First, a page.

Cite This Page:

Canadian Medical Association Journal. "Healthy behaviors in midlife significantly increase odds of successful aging." ScienceDaily. ScienceDaily, 22 October 2012. <www.sciencedaily.com/releases/2012/10/121022122050.htm>.
Canadian Medical Association Journal. (2012, October 22). Healthy behaviors in midlife significantly increase odds of successful aging. ScienceDaily. Retrieved August 28, 2014 from www.sciencedaily.com/releases/2012/10/121022122050.htm
Canadian Medical Association Journal. "Healthy behaviors in midlife significantly increase odds of successful aging." ScienceDaily. www.sciencedaily.com/releases/2012/10/121022122050.htm (accessed August 28, 2014).

Share This




More Health & Medicine News

Thursday, August 28, 2014

Featured Research

from universities, journals, and other organizations


Featured Videos

from AP, Reuters, AFP, and other news services

Killer Amoeba Found in Louisiana Water System

Killer Amoeba Found in Louisiana Water System

AP (Aug. 28, 2014) — State health officials say testing has confirmed the presence of a killer amoeba in a water system serving three St. John the Baptist Parish towns. (Aug. 28) Video provided by AP
Powered by NewsLook.com
Who Could Be Burnt by WHO's E-Cigs Move?

Who Could Be Burnt by WHO's E-Cigs Move?

Reuters - Business Video Online (Aug. 28, 2014) — The World Health Organisation has called for the regulation of electronic cigarettes as both tobacco and medical products. Ciara Lee looks at the impact of the move on the tobacco industry. Video provided by Reuters
Powered by NewsLook.com
CDC Director On Ebola Outbreak: 'It's Worse Than I Feared'

CDC Director On Ebola Outbreak: 'It's Worse Than I Feared'

Newsy (Aug. 28, 2014) — CDC director Tom Frieden says the Ebola outbreak is even worse than he feared. But he also said there's still hope to contain it. Video provided by Newsy
Powered by NewsLook.com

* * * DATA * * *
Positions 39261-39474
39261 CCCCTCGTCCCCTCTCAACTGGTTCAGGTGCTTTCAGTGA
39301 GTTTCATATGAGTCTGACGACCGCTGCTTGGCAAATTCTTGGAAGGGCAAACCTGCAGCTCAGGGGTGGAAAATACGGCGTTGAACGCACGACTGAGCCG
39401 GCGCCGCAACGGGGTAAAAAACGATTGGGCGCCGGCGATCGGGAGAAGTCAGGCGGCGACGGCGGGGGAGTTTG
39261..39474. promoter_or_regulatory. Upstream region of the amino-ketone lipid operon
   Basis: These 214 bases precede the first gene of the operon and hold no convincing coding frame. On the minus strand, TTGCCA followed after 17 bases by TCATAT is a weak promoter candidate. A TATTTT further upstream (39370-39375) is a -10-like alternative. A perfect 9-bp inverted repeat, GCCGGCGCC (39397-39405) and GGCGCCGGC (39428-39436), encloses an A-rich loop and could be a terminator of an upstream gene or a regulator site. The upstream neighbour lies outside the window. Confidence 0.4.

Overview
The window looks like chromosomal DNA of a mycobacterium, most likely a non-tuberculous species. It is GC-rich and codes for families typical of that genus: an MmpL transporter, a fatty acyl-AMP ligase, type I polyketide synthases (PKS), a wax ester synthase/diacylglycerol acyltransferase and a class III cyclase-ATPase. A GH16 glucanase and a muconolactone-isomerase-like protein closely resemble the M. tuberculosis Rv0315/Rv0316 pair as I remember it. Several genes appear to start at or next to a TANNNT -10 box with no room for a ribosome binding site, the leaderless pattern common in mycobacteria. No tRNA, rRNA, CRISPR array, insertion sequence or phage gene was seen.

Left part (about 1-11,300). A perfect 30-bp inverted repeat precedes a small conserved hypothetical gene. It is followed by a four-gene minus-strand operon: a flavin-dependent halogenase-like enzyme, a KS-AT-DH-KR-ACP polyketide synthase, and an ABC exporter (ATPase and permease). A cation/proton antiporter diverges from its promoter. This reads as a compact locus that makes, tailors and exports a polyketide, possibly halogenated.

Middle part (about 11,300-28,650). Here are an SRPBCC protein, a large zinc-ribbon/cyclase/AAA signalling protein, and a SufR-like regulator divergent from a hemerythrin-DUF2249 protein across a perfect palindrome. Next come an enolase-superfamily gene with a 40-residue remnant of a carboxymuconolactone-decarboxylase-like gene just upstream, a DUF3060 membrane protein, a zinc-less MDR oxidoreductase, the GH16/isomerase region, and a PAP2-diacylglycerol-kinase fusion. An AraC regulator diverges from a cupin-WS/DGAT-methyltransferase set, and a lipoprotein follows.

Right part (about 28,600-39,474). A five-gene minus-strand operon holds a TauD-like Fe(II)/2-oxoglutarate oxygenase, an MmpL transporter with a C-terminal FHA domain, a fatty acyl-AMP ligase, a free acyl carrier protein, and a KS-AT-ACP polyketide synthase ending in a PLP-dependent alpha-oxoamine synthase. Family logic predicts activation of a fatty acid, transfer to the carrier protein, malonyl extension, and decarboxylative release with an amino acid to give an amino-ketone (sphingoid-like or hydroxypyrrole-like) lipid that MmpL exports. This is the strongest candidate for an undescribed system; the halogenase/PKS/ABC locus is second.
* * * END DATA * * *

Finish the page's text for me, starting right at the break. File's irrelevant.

How A 'Rule Of Thumb' Could Slow Down Drinking

How A 'Rule Of Thumb' Could Slow Down Drinking

Newsy (Aug. 28, 2014) — A study suggests people who follow a "rule of thumb" when pouring wine dispense less than those who don't have a particular amount in mind. Video provided by Newsy
Powered by NewsLook.com

Search ScienceDaily

Number of stories in archives: 140,361

Find with keyword(s):
 
Enter a keyword or phrase to search ScienceDaily for related topics and research stories.

Save/Print:
Share:  

Breaking News:
from the past week

In Other News

... from NewsDaily.com

Science News

Health News

Environment News

Technology News



Save/Print:
Share:  

Free Subscriptions


Get the latest science news with ScienceDaily's free email newsletters, updated daily and weekly. Or view hourly updated newsfeeds in your RSS reader:

Get Social & Mobile


Keep up to date with the latest news from ScienceDaily via social networks and mobile apps:

Have Feedback?


Tell us what you think of ScienceDaily -- we welcome both positive and negative comments. Have any problems using the site? Questions?
Mobile iPhone Android Web
Follow Facebook Twitter Google+
Subscribe RSS Feeds Email Newsletters
Latest Headlines Health & Medicine Mind & Brain Space & Time Matter & Energy Computers & Math Plants & Animals Earth & Climate Fossils & Ruins